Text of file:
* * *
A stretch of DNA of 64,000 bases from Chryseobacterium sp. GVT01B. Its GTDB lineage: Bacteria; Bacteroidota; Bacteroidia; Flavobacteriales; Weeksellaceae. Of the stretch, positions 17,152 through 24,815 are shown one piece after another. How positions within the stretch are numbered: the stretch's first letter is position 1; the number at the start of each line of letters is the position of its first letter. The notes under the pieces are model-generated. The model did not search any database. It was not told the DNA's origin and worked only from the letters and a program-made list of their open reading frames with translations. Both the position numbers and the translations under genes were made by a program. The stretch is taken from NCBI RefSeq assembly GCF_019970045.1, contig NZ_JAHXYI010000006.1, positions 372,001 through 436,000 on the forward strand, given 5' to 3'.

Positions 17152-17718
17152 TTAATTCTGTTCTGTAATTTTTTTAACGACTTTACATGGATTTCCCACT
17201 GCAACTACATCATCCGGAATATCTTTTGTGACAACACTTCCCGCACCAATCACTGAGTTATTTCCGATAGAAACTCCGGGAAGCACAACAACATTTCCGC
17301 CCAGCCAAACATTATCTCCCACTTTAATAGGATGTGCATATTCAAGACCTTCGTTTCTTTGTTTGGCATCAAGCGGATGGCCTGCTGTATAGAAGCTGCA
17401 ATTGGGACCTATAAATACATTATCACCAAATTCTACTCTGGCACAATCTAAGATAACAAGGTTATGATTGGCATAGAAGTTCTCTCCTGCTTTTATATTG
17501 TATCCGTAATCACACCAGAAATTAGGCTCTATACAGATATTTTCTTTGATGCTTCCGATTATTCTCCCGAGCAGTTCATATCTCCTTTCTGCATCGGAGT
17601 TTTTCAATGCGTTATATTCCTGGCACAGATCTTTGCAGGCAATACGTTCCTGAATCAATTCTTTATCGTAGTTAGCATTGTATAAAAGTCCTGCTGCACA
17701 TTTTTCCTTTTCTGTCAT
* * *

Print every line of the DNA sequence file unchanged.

A stretch of DNA of 64,000 bases from Chryseobacterium sp. GVT01B. Its GTDB lineage: Bacteria; Bacteroidota; Bacteroidia; Flavobacteriales; Weeksellaceae. Of the stretch, positions 17,152 through 24,815 are shown one piece after another. How positions within the stretch are numbered: the stretch's first letter is position 1; the number at the start of each line of letters is the position of its first letter. The notes under the pieces are model-generated. The model did not search any database. It was not told the DNA's origin and worked only from the letters and a program-made list of their open reading frames with translations. Both the position numbers and the translations under genes were made by a program. The stretch is taken from NCBI RefSeq assembly GCF_019970045.1, contig NZ_JAHXYI010000006.1, positions 372,001 through 436,000 on the forward strand, given 5' to 3'.

Positions 17152-17718
17152 TTAATTCTGTTCTGTAATTTTTTTAACGACTTTACATGGATTTCCCACT
17201 GCAACTACATCATCCGGAATATCTTTTGTGACAACACTTCCCGCACCAATCACTGAGTTATTTCCGATAGAAACTCCGGGAAGCACAACAACATTTCCGC
17301 CCAGCCAAACATTATCTCCCACTTTAATAGGATGTGCATATTCAAGACCTTCGTTTCTTTGTTTGGCATCAAGCGGATGGCCTGCTGTATAGAAGCTGCA
17401 ATTGGGACCTATAAATACATTATCACCAAATTCTACTCTGGCACAATCTAAGATAACAAGGTTATGATTGGCATAGAAGTTCTCTCCTGCTTTTATATTG
17501 TATCCGTAATCACACCAGAAATTAGGCTCTATACAGATATTTTCTTTGATGCTTCCGATTATTCTCCCGAGCAGTTCATATCTCCTTTCTGCATCGGAGT
17601 TTTTCAATGCGTTATATTCCTGGCACAGATCTTTGCAGGCAATACGTTCCTGAATCAATTCTTTATCGTAGTTAGCATTGTATAAAAGTCCTGCTGCACA
17701 TTTTTCCTTTTCTGTCAT